Haiti’s 2010 earthquake forever altered the country, including the devastation of Haiti’s nascent theater scene. Eight years later, advocates are reviving the art and discovering the role of theater in rebuilding the nation.
Aside from their belief in the supernatural, more and more Haitians are looking for healing from Voodoo priests rather than physicians, because of far lower fees. One former priest likens healing rituals to psychotherapy.
With the Port-au-Prince metro area producing 1,400 to 1,600 metric tons of waste daily, proper control will be a formidable and costly task. But officials hope that educating vendors and students about the dangers – and imposing new penalties – will curtail the problem.
Earlier in July, protests against price hikes paralyzed Port-au-Prince, but the demonstrations also forced the closing of one of the capital’s sources of affordable food: the informal street chefs known as “manje kwit.” With stands near markets and bus stops, these vendors offer meals for $1 or less, and their fare is a lifeline for many of the capital’s food-insecure residents.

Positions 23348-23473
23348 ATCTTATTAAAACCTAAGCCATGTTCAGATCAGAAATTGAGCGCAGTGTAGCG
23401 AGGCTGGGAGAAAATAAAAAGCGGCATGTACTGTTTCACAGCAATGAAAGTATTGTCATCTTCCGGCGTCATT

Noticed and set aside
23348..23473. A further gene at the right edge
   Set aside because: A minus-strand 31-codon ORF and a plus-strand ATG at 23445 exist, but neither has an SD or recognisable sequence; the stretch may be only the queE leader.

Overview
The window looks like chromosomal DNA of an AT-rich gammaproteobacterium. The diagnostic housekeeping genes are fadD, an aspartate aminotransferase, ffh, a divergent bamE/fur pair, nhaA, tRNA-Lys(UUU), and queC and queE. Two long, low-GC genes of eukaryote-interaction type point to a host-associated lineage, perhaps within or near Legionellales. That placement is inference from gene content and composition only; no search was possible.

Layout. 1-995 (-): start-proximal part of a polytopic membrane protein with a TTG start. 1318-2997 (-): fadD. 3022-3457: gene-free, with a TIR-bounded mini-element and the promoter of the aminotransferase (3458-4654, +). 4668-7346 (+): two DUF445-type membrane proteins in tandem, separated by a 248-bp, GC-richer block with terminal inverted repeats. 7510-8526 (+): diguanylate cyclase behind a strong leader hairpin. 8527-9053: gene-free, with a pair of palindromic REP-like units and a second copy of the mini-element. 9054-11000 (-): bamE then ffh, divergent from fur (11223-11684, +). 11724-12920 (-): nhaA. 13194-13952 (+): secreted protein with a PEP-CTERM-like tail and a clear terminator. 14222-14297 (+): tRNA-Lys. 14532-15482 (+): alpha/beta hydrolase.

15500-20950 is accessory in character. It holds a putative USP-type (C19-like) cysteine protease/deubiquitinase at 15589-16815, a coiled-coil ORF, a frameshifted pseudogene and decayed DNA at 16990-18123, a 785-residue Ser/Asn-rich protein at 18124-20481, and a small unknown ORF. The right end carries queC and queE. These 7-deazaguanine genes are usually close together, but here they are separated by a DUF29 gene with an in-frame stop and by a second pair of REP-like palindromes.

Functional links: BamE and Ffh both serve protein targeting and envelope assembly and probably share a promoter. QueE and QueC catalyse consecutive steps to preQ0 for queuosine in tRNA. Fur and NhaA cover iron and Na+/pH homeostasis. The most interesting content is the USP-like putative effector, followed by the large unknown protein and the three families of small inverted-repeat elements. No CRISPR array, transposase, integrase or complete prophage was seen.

Disabled Haitians, including those with auditory impairments, struggle against prejudice and marginalization in their daily lives. Now, an institute is teaching sign language to young professionals – and raising awareness in the process.
In Haiti, students older than 13 aren’t allowed to enter secondary school. The result of the overage policy here forces many students to drop out after sixth grade, advocates say. But the École de la Réussite blends vocational training with traditional subjects to give older students another chance.
In a nation reliant on imports and international aid, craft distillers in Léogâne are rightfully proud that they are boosting the economy in that region. But they’re faced with challenges that include the lower costs of imported alcoholic beverages and a shrinking amount of land for sugarcane farming.